4.Father Petit died in the Jesuit seminary building on November 4, 1838. Many Indians looked to him for guidance along the journey.

http://www.kansasheritage.org/PBP/history/trail_mtls.html

brok said...

1.Holy Land Diner
2.It is called the trail of death due to all of the people that died along the way.
3. Then men were promised Tobacco. When they went to Jacksonville they were given tobacco and had a band play and follow them through the town.
4.April 8, 1811 - February 10, 1839) was a Catholic missionary sent to the Potawatomi nation of Native Americans in Indiana in 1837. A native of Rennes in Brittany, Petit was trained as a lawyer at the University of Rennes, then studied for the preisthood at the Saint-Sulpice Seminary in Paris. In 1836, he came to the United States to work with Bishop Simon Bruté in Indiana. Also a native of Rennes, Bruté ordained Petit as a priest in 1837 and sent him to work among the Potawatomi.
Father Petit did not live to see his Bishop again. Exhausted by his strenuous journey and weakened by successive attacks of fever, he died at St. Louis on February 10, 1839. He was not quite twenty nine years old." [2]

Michael D. said...

1) Holy Land restaurant.

2)"It is called the “trail of Death” because almost daily as they crossed Indiana and Illinois children and old folk died."-Keith Drury http://www.trailofdeath.org/

3)The men were promised tobacco if they mad a good appearance going through Springfield. While in Jacksonville, the local Band played a concert for them. Two children died in Springfield while only one died in Jacksonville
http://www.waymarking.com/waymarks/WM5VER_Potawatomie_Trail_of_Death

4)Benjamin Marie Petit was a Catholic missionary sent to the Potawatomi nation of in Indiana in 1837. Father Petit died in the Jesuit seminary building at 9th and Washington Streets and was buried in the old cemetery at 7th Street and St. Charles Avenue.
-http://en.wikipedia.org/wiki/Benjamin_Petit
He described the hardships and the anguish of the trail of death.

lena ater said...

The the restraunt they ate at was called the holyland dinner.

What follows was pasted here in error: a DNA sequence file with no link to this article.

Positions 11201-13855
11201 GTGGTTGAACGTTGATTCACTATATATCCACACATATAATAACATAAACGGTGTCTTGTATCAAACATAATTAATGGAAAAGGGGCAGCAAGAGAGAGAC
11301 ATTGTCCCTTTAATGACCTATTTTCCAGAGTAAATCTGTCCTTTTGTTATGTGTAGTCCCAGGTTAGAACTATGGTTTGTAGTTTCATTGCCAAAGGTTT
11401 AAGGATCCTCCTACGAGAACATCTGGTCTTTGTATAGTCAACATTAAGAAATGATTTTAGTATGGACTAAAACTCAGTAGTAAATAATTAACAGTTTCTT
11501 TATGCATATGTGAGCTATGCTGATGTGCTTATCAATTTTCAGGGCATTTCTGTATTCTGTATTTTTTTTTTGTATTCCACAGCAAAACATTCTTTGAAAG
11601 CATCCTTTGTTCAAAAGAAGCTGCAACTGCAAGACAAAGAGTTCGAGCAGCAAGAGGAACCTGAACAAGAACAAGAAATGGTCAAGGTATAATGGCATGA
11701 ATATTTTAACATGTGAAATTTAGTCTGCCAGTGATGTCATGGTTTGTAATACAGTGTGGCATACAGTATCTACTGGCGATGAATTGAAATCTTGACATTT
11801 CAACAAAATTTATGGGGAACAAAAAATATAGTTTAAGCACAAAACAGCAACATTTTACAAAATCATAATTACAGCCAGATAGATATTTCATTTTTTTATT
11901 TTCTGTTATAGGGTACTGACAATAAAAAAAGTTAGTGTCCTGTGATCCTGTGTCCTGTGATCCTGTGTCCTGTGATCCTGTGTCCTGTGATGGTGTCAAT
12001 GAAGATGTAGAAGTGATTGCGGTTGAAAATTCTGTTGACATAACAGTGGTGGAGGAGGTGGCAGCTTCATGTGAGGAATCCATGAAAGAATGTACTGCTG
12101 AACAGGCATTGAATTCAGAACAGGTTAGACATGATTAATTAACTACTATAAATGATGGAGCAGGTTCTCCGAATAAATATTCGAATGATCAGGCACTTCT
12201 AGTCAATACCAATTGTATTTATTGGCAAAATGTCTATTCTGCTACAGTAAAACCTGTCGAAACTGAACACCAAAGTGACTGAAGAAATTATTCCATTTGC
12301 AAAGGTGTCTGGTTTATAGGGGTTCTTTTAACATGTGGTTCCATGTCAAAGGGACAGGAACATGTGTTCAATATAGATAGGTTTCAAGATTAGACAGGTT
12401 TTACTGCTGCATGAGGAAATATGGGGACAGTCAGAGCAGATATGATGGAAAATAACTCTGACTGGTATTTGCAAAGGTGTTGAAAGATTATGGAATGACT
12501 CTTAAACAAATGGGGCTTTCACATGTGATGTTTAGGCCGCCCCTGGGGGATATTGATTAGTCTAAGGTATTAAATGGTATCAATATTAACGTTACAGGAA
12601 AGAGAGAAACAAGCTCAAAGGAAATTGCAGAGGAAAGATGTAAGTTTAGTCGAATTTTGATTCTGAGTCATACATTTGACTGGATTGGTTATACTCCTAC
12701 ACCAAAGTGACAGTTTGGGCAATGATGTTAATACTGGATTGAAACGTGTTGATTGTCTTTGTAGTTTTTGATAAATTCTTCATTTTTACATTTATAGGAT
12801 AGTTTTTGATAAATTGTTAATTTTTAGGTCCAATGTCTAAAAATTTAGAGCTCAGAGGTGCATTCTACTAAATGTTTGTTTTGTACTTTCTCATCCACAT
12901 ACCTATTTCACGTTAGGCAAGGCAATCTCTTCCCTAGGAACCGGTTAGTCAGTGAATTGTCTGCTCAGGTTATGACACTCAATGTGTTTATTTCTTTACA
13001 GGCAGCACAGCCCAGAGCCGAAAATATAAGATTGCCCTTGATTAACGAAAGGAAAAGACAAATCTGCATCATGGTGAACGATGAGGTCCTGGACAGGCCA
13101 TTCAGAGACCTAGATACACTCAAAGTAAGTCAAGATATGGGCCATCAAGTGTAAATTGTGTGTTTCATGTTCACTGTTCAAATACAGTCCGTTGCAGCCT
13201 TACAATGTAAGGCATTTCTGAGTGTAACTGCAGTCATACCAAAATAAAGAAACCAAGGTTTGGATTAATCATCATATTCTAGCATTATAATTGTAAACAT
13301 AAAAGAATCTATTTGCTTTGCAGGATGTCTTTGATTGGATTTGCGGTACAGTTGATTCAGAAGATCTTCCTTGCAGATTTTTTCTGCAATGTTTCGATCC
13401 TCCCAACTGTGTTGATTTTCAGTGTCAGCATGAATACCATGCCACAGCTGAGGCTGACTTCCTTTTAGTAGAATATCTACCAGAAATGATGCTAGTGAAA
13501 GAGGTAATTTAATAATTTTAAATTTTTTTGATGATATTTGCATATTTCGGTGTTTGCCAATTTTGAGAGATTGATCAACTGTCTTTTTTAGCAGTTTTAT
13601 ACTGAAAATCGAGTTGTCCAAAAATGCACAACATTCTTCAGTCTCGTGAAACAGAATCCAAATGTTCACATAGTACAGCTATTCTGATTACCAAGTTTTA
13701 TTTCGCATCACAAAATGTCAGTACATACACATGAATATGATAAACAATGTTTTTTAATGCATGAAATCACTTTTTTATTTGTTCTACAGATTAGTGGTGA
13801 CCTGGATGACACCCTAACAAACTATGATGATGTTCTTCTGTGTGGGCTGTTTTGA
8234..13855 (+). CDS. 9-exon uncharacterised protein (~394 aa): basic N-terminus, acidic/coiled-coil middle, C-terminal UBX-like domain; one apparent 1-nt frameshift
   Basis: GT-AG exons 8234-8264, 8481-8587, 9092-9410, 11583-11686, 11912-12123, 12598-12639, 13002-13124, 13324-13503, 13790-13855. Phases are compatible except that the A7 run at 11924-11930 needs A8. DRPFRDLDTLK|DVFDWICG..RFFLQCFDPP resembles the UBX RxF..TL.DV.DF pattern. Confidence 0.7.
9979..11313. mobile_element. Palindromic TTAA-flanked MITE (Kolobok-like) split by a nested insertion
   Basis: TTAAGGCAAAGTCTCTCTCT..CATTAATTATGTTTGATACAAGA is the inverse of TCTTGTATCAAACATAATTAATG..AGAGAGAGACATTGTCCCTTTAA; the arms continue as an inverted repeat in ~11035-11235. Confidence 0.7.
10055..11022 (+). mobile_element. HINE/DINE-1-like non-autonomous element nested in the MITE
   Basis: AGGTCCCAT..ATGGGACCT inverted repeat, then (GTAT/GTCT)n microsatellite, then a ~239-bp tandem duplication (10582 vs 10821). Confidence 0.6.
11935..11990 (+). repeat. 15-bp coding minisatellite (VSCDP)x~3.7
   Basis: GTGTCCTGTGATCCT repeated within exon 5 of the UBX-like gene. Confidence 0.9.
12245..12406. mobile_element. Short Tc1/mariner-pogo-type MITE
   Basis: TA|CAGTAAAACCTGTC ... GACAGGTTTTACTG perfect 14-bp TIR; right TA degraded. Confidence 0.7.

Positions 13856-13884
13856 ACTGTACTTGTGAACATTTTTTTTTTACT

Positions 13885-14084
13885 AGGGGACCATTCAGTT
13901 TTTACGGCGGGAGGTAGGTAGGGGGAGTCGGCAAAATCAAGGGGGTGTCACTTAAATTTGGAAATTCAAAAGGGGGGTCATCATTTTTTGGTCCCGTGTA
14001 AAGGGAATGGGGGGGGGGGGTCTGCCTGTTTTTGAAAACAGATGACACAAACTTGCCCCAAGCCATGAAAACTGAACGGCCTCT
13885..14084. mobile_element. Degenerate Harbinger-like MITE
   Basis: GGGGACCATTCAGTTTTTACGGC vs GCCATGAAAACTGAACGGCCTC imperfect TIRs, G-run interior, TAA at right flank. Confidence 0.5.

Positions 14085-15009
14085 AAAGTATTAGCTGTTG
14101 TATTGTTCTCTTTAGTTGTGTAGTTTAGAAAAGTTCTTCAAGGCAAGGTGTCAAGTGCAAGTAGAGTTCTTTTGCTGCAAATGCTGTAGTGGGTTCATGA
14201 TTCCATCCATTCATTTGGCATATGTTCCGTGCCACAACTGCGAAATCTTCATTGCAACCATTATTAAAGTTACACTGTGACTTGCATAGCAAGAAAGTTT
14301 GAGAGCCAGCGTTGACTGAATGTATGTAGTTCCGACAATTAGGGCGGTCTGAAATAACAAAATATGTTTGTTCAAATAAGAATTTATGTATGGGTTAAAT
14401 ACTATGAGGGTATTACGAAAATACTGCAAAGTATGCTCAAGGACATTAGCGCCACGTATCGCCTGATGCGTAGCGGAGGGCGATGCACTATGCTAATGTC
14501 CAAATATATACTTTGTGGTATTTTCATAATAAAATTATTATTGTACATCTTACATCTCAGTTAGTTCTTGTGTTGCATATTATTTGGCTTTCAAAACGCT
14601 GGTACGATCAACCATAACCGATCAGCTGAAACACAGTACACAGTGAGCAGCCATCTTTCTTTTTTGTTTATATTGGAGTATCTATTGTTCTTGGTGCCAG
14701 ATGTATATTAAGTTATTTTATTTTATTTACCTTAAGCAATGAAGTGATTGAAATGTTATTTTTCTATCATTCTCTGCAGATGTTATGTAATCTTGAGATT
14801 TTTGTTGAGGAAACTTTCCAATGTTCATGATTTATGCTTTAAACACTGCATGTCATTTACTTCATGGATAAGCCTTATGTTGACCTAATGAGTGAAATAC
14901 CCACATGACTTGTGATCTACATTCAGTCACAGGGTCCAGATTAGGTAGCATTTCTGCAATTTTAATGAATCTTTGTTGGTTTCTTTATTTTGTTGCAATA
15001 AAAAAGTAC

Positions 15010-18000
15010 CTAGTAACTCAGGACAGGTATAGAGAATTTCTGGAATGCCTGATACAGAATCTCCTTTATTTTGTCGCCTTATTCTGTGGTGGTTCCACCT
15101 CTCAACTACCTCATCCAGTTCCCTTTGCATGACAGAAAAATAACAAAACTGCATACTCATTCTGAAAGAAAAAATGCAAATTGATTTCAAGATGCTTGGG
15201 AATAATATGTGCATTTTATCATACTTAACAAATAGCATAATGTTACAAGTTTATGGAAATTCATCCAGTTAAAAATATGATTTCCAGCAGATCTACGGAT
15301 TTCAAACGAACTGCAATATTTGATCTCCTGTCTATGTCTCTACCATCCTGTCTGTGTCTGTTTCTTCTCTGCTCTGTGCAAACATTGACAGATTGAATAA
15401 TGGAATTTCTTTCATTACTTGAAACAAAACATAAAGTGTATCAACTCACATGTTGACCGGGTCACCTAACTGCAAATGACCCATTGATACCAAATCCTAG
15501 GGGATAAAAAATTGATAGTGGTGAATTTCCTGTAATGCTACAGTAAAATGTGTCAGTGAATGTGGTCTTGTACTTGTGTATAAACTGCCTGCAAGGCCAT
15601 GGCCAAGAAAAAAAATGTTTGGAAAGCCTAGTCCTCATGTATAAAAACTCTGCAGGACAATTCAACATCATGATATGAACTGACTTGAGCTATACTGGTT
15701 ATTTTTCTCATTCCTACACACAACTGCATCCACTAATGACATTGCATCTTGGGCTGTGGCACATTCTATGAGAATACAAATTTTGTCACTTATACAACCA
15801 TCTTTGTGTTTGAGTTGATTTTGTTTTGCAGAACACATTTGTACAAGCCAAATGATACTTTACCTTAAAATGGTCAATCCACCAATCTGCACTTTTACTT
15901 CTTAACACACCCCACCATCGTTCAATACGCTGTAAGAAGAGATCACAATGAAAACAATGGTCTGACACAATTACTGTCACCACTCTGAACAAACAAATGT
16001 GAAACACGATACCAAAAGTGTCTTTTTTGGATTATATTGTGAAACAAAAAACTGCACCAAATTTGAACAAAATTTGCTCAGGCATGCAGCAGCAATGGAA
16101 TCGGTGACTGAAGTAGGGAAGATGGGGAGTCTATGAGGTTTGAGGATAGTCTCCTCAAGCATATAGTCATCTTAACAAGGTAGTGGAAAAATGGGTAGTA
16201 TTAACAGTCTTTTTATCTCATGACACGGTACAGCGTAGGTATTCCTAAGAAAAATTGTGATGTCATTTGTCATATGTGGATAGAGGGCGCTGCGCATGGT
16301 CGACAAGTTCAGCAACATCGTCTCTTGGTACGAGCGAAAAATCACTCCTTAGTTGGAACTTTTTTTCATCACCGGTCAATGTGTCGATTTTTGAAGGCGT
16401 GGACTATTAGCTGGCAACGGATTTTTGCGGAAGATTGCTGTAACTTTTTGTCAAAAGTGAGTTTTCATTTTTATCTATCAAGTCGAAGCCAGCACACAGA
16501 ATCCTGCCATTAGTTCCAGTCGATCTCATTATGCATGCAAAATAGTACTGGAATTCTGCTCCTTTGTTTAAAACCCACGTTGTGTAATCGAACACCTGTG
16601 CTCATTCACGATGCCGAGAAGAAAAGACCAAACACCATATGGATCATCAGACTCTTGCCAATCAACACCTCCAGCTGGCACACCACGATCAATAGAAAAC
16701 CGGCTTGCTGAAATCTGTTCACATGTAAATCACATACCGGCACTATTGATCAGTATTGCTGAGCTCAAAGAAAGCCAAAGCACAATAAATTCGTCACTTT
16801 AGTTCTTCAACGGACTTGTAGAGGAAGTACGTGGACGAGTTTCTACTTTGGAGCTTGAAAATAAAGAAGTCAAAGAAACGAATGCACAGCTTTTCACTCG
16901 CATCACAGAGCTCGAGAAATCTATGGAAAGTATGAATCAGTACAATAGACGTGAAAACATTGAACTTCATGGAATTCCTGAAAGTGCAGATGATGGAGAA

It was call the daeth trail because of how many people died durring that (march)trail. they were promised tabcco. petit was an eye witness to what actually happened on the death trail.

lena ater said...

The the restraunt they ate at was called the holyland dinner.

It was call the daeth trail because of how many people died durring that (march)trail. they were promised tabcco. petit was an eye witness to what actually happened on the death trail.

Catey Rutschke said...

1. They ate at the Holy Land restaurant. They retraced the journey to visit every historical marker and to get some sense of what the Indians had to travel on that journey.
2. It was called the Trail of Death because the Indians were rounded up and forced to make this journey. So many got sick and died and they just buried them on the side of the road.
3. The Indians were promised tobacco if they were presentable while passing through Springfield. In Jacksonville they were met with a band and given tobacco and pipes by the citizens.
5. Fr. Benjamin Petit was the youngest priest. He got sick and died at Jesuit Seminary in St. Louis on February 10, 1839. He was important because he was looked up to and tried keeping up the little spirits the Indians had left by holding mass and bapitizing the dying babies.

Kathleen said...

1.They ate lunch at the Holy Land Diner in the Old Capital Plaza
"Illinois PBS TV video- taped us at Springfield's Old Capitol Plaza. We ate lunch at the Holy Land restaurant by the Old Capitol building."
2.In 1838, government agents forcibly removed 859 Potawatomi Indians from their homes in Indiana and Michigan to a reservation in Kansas. Because of the many deaths that occurred on the ten week journey, the removal became known as the Trail of Death.
3.1. Promised Tobacco if they looked presentable during the march through Springfield. Treated much better in Jacksonville. Indians were given tobacco and pipes as a band played http://www.kansasheritage.org/PBP/history/trail_mtls.html
4.Fr. Benjamin Petit died in St Louis on February 10, 1839. The Indians begged their "Father Black Robe" to accompany them on their forced removal from Indiana in September 1838. His superior, Bishop Simon Brute` of Vincennes, Indiana, finally consented, in time for him to join them enroute at Danville, Illinois, ministering to their needs, both spiritual and material on their march to Kansas territory. http://www.htctech.net/~fchs/petit.htm

Roman said...

in Jacksonville they were promised they could look for water to drink and wash

Kyle K. said...

1.) Holy Land Restaurant in Springfield.
2.)its called the trail of death because a lot of people died traveling from Illinois to Indiana.
3.)men were promised tobacco
4.)Father Petit died in the Jesuit seminary building on November 4, 1838.

Jessica said...

1. Holy Land resturant
2. Typhoid fever and the stress of the forced march led to the death of over 40 individuals, mostly children.
3. In Springfield they were promised tobacco, and in Jacksonville they were allowed to wash their clothes.
4. Fr. Benjamin Marie Petit, who marched with his congregation of natives, died in St. Louis on February 10, 1839, as a result of the rigors of the journey.

http://en.wikipedia.org/wiki/Potawatomi_Trail_of_Death